Fetal Diagnosis of Right Ventricular Aneurysm Associated With Supraventricular Tachycardia With Left Bundle-Branch Block Aberrancy
A36-week female fetus was referred for evaluation because of an irregular heart rate and a prenatal ultrasound that suggested an abnormal tricuspid valve and dilated right ventricle (RV). Fetal echocardiography demonstrated frequent atrial ectopy and an increased cardiothoracic ratio due to a relatively thin-walled, poorly contracting aneurysmal portion of the RV basal region and free wall (Figure 1). Maternal digoxin therapy was initiated. The baby was born at a gestational age of 37 weeks and weighed 4778 g. Transthoracic echocardiography confirmed the prenatal findings. Angiography demonstrated a large, trabeculated, poorly contracting RV chamber lateral to the tricuspid valve, covering and partially compressing the right atrium. Electrocardiography demonstrated frequent premature ventricular contractions and nonsustained supraventricular tachycardia with left bundle-branch block aberrancy, possibly because the RV aneurysm physically contacted the right atrium and functioned as an accessory connection (Figure 2). Sinus rhythm was achieved with amiodarone therapy. MRI and magnetic resonance angiography revealed aneurysmal dilatation of the RV basilar portion and proximal outflow tract (Figure 3). The RV free wall had hypertrophic areas interspersed with areas of thinning without obvious fatty infiltration. The patient was maintained on digoxin, amiodarone, and low-molecular-weight heparin. She remained asymptomatic and in sinus rhythm at follow-up. Echocardiography at 4 months of age revealed improved RV function; anticoagulation therapy was discontinued.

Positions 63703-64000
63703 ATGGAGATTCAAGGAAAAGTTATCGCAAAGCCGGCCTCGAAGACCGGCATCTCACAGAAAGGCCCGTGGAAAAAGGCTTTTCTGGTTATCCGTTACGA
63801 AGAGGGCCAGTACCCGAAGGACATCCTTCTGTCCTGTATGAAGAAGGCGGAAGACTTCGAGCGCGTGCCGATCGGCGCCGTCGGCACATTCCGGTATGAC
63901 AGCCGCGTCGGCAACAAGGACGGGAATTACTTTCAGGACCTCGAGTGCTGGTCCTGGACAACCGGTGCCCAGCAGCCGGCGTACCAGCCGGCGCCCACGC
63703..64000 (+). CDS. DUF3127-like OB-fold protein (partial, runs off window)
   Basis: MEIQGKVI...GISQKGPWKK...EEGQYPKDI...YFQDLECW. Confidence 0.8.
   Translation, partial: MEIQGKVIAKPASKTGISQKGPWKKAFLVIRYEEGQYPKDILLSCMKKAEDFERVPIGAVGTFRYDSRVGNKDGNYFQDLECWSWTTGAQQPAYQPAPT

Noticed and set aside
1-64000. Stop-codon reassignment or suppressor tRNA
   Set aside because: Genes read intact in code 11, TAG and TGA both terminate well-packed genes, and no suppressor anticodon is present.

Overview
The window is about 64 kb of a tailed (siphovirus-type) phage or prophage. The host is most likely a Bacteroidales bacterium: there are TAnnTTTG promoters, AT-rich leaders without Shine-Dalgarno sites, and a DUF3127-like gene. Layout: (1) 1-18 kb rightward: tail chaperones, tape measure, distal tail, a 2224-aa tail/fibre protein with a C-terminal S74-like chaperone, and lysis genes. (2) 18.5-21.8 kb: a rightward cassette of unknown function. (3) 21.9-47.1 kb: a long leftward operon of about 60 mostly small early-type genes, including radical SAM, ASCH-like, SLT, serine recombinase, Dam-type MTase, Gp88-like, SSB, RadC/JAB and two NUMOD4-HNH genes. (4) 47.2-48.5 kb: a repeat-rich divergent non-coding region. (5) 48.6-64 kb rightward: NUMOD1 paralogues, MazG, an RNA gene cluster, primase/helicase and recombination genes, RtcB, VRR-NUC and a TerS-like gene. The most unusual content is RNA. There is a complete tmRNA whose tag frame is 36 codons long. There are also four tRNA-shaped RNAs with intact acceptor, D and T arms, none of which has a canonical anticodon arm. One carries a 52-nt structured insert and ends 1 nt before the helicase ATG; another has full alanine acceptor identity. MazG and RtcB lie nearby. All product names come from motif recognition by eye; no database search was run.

The differential diagnosis of prenatally detected RV aneurysm includes Uhl’s anomaly, arrhythmogenic RV dysplasia, atrialized RV myocardium in Ebstein’s anomaly, congenital absence of the right pericardium, and postischemic aneurysm. This case most likely represents an atypical presentation of arrhythmogenic RV dysplasia and demonstrates a potentially unique cardiac rhythm disturbance of supraventricular tachycardia with left bundle-branch block aberrancy due to physical contact of the aneurysm with the right atrial myocardium.
The editor of Images in Cardiovascular Medicine is Hugh A. McAllister, Jr, MD, Chief, Department of Pathology, St Luke’s Episcopal Hospital and Texas Heart Institute, and Clinical Professor of Pathology, University of Texas Medical School and Baylor College of Medicine.
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